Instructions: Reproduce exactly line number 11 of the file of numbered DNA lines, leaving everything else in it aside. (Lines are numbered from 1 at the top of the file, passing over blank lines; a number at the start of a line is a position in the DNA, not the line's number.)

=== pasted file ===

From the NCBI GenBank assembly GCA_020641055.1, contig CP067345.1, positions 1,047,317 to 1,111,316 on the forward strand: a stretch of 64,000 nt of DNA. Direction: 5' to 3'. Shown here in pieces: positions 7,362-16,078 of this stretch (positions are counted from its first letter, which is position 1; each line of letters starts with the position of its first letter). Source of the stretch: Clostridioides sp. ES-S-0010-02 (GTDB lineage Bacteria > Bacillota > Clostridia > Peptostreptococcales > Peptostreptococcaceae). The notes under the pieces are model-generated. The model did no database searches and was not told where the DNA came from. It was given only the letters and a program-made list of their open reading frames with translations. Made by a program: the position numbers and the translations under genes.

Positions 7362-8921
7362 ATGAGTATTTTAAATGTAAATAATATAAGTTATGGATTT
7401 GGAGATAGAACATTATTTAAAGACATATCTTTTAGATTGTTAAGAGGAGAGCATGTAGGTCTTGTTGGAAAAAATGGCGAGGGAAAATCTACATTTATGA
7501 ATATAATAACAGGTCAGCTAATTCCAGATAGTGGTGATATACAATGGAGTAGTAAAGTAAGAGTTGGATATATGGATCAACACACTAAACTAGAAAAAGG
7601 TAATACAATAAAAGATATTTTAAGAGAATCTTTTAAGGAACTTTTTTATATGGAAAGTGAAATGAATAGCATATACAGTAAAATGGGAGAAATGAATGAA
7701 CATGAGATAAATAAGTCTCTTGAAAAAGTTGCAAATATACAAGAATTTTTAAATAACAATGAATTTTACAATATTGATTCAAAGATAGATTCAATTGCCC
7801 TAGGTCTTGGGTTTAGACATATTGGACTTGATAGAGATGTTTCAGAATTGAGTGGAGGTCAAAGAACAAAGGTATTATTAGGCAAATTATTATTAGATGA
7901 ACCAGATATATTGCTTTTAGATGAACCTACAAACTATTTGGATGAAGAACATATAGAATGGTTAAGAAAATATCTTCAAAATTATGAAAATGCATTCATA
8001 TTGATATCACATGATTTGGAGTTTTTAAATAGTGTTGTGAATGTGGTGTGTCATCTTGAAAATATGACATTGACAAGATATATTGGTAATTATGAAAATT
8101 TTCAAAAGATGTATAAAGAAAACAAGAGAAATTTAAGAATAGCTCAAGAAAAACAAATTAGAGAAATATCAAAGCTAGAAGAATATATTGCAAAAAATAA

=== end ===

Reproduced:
8101 TTCAAAAGATGTATAAAGAAAACAAGAGAAATTTAAGAATAGCTCAAGAAAAACAAATTAGAGAAATATCAAAGCTAGAAGAATATATTGCAAAAAATAA